GIS – 08 February, 2019: A regional Memorandum of Understanding (MoU) pertaining to the importation and storage of natural gas will be signed next month between the countries of the Indian Ocean.
This announcement was made yesterday by the Deputy Prime Minister, Minister of Energy and Public Utilities, Mr Ivan Collendavelloo, at the inauguration of a Photovoltaic solar plant in Solitude. The Southern African Development Community, he recalled, is developing a Master Plan for natural gas in the region.
The Deputy Prime Minister also pointed out that most of the countries in the region are dependent on charcoal, which he qualified as an economic tragedy. Furthermore, he indicated that countries of the region have around 600 000 billion of m3 of natural gas adding that these reserves are sufficient to eliminate charcoal.
As regards the Photovoltaic solar plant in Solitude, Mr Collendavelloo underlined that the project is being carried out on the lands of 26 planters. Voltas Yellow Ltd is renting 20 hectares of land on which 60 000 photovoltaic panels have been installed and the project has necessitated an investment of 20 million euros (Rs 800 million), he stated. At present, six solar farms are operational in Mauritius and four additional ones will be constructed in the months to come, he indicated.
Speaking about the renewable energy policy of Government, the Deputy Prime Minister emphasised that several initiatives, fiscal measures and strategic decisions have been put in place so as to promote clean energy. These include: training of engineers in renewable energy; streamlining of authorisations for renewable energy projects which were cumbersome; and more competitive calls for tenders. Mr Collendavelloo said that several renewable energy projects are being implemented across Mauritius such as the Small-Scale Distributed Generation Net-Metering Scheme, the Medium Scale Distributed Generation Project, and the Home Solar Project.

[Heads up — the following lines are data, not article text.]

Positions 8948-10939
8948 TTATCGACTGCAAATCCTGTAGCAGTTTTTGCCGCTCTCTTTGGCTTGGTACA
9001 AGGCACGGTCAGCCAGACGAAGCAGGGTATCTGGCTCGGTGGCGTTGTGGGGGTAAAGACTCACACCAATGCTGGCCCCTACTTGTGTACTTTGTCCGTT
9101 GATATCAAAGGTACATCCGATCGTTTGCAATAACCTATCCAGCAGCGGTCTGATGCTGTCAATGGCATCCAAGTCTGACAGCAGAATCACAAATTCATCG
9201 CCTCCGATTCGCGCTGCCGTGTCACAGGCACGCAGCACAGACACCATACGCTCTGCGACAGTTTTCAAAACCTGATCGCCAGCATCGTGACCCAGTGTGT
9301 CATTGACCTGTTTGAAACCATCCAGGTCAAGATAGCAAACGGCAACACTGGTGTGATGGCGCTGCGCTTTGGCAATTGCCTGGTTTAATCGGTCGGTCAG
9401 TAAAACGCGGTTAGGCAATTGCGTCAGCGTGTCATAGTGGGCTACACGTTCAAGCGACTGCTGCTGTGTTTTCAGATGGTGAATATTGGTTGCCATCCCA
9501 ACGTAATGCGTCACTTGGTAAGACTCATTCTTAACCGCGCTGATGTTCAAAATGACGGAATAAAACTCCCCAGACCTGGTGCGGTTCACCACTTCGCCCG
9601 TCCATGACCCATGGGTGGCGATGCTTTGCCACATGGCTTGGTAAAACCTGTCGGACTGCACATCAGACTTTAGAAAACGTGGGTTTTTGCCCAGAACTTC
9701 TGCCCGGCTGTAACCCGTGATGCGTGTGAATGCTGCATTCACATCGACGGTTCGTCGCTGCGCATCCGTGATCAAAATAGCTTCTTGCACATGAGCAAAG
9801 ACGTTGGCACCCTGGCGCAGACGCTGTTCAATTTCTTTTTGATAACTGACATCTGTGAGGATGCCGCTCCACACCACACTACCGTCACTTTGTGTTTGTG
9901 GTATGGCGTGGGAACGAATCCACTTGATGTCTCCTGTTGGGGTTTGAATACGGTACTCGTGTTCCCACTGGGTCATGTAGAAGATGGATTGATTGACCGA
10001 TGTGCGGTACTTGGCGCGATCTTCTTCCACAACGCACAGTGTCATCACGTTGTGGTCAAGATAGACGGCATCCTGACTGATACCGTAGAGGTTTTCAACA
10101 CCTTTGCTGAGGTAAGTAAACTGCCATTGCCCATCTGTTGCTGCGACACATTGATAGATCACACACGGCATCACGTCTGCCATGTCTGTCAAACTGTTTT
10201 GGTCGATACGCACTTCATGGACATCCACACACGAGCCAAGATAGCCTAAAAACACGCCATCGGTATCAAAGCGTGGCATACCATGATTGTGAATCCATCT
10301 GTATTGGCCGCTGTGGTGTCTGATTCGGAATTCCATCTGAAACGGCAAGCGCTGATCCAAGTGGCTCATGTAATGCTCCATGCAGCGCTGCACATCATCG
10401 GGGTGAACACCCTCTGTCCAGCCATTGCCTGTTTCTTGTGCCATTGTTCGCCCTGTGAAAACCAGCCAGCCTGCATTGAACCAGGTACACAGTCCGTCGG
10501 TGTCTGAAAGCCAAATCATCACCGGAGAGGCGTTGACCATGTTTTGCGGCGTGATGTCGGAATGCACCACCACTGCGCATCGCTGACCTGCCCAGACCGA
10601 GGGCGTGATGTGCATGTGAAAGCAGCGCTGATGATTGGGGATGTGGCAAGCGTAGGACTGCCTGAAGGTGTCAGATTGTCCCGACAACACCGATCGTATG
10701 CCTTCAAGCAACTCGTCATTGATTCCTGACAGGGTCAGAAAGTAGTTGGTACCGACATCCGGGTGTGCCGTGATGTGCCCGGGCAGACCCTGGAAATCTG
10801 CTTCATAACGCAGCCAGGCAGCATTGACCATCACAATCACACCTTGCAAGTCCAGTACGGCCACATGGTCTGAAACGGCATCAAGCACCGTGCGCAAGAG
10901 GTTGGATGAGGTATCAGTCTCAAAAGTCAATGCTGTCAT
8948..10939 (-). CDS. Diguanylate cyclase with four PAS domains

Lauding the Home Solar Project, the Deputy Prime Minister explained that it is a significant one since it aims at helping low-income communities to be energy sufficient, save energy costs and protect the environment. The Central Electricity Board (CEB) will pay for the installation of the photovoltaic panels on the rooftops of those 10 000 households which have been identified, he added.
Moreover, he highlighted that a sum of Rs 350 million (USD 10 million) has been granted as a loan from the Abu Dhabi Fund for Development and the International Renewable Energy Agency for the implementation of this project. According to Mr Collendavelloo, the project will bring 10 megawatts of new renewable energy capacity into the grid, resulting in savings of over USD 35 million in fossil fuel imports over the project lifetime and improvements in the energy security of Mauritius. People in low income communities will also benefit from significant electricity bill savings, he added.
The solar power plant of Solitude
The production capacity of the solar plant is around 16,34 MW and will be able to produce electricity for 6 000 households. The project will also enable 28 000 tons of CO2 to be saved per year. The electricity produced will be directed to the sub-station in Riche Terre to supply the region and the economic zone of Jin Fei.
The solar power plant of Solitude feeds into the CEB’s national electricity grid, replacing the country's energy mix (mainly coal/oil) with clean, renewable energy. This project is part of Government’s vision which aims at reaching 35% of renewable energy in Mauritius by 2025.
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